Here's a quick example of such an additional probably-functional test:

@Test public probablyFunctionalTestForMethodX() {
   Map<Object, Object> inputOutputMap = initMap(); // this loads the input/output values
   for (int i = 0; i < maxIterations; i++) {
     Map.Entry test = pickAtRandom(inputOutputMap); // this picks a map enty randomly
     assertEquals(test.getValue(), myObj.myFunction(test.getKey());
   }
}

Problems with a higher complexity could be solved based on the Command pattern: You could wrap the test methods in command objects, add the command object to a list, shuffle the list and execute the commands (= the embedded tests) according to that list.

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Yes this is what I want, but I wonder whether there is a more declarative way of doing it. This seems like a pretty fundamental property of functional programming and it seems like it should be supported by testing frameworks. –  user239558 Aug 9 '10 at 7:56

It sounds like you're attempting to test that invoking a particular method on a class doesn't modify any of its fields. This is a somewhat odd test case, but it's entirely possible to write a clear test for it. For other "side effects", like invoking other external methods, it's a bit harder. You could replace local references with test stubs and verify that they weren't invoked, but you still won't catch static method calls this way. Still, it's trivial to verify by inspection that you're not doing anything like that in your code, and sometimes that has to be good enough.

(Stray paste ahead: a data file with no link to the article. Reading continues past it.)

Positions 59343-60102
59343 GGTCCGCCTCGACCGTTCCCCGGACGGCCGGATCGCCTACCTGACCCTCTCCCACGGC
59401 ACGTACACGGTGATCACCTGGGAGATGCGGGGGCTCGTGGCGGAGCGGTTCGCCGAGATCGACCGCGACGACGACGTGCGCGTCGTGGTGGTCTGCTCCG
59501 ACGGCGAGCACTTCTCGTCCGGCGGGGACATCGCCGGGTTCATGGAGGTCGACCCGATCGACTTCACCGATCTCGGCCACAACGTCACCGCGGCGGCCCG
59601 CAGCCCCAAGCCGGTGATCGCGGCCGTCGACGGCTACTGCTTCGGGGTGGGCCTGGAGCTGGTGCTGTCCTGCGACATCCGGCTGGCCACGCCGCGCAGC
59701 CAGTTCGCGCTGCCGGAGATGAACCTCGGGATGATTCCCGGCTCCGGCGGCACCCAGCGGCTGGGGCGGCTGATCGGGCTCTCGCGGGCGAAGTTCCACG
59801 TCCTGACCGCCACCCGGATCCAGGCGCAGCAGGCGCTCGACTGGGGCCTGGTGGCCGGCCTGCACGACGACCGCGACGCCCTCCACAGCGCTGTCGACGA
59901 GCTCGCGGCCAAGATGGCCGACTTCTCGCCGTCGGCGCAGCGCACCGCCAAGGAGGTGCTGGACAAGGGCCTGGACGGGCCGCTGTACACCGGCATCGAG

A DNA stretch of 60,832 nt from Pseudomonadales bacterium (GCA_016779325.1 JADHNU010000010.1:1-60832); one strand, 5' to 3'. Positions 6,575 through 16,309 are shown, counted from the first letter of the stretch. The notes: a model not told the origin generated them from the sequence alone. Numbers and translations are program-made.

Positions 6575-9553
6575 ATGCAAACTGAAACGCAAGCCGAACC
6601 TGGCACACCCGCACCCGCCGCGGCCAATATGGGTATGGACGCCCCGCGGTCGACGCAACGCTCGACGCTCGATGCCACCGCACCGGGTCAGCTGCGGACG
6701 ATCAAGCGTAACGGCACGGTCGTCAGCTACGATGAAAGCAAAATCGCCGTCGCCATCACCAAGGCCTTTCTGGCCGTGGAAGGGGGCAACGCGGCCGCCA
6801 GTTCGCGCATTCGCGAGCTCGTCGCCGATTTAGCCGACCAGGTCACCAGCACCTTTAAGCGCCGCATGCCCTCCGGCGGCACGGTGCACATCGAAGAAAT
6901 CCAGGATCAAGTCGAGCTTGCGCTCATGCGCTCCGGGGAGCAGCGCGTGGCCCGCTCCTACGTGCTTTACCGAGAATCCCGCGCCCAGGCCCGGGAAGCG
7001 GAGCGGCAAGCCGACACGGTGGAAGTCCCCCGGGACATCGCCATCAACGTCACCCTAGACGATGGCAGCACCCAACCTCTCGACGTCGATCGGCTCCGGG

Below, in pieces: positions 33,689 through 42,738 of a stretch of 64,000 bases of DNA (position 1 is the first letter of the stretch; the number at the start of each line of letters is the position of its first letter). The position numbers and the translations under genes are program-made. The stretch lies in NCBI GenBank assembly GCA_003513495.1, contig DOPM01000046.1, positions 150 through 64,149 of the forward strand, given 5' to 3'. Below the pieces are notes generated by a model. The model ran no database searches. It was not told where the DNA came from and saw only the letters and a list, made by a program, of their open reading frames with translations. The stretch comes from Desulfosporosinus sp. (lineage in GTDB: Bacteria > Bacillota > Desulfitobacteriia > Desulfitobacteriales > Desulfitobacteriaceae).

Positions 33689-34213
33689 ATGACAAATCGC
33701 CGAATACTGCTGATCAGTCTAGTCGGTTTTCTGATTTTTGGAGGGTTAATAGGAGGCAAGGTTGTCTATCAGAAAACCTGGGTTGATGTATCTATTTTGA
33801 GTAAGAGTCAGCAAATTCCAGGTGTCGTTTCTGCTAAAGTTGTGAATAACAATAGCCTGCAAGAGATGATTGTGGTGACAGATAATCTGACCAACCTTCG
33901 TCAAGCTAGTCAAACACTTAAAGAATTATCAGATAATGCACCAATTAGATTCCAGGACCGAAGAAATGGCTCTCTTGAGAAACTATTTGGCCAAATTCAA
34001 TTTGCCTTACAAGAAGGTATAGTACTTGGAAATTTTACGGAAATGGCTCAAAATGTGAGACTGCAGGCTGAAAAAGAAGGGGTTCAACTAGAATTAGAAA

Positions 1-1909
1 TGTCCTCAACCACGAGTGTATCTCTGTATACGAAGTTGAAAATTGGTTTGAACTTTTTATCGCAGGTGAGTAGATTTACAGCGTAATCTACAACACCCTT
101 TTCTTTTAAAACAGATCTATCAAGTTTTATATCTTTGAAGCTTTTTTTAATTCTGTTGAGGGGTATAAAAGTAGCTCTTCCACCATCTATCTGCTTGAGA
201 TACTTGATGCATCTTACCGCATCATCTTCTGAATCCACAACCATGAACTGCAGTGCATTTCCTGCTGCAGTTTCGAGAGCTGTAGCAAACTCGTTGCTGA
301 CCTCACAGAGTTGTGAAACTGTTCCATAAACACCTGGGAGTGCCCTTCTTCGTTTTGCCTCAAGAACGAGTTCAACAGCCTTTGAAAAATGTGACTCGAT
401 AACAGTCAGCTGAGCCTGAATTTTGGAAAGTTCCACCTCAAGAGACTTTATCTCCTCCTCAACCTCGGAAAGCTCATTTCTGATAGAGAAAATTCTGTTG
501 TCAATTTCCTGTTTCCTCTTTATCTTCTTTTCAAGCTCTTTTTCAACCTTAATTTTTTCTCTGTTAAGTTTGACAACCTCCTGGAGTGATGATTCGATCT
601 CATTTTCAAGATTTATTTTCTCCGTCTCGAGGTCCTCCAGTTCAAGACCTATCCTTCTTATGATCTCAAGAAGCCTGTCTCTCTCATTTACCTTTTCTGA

Here's one way to test that there are no side effects in a call:

public void test_MyFunction_hasNoSideEffects() {
   MyClass systemUnderTest = makeMyClass();
   MyClass copyOfOriginalState = systemUnderTest.clone();
   systemUnderTest.myFunction();
   assertEquals(systemUnderTest, copyOfOriginalState); //Test equals() method elsewhere
}

It's somewhat unusual to try to prove that a method is truly side effect free. Unit tests generally attempt to prove that a method behaves correctly and according to contract, but they're not meant to replace examining the code. It's generally a pretty easy exercise to check whether a method has any possible side effects. If your method never sets a field's value and never calls any non-functional methods, then it's functional.

Testing this at runtime is tricky. What might be more useful would be some sort of static analysis. Perhaps you could create a @Functional annotation, then write a program that would examine the classes of your program for such methods and check that they only invoke other @Functional methods and never assign to fields.

Randomly googling around, I found somebody's master's thesis on exactly this topic. Perhaps he has working code available.

Still, I will repeat that it is my advice that you focus your attention elsewhere. While you CAN mostly prove that a method has no side effects at all, it may be better in many cases to quickly verify this by visual inspection and focus the remainder of your time on other, more basic tests.

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Interesting observations. This is not what I'm looking for though. I updated the question to be more clear. A memoizing function is within the scope of the kind of functions I want to test. –  user239558 Aug 9 '10 at 7:54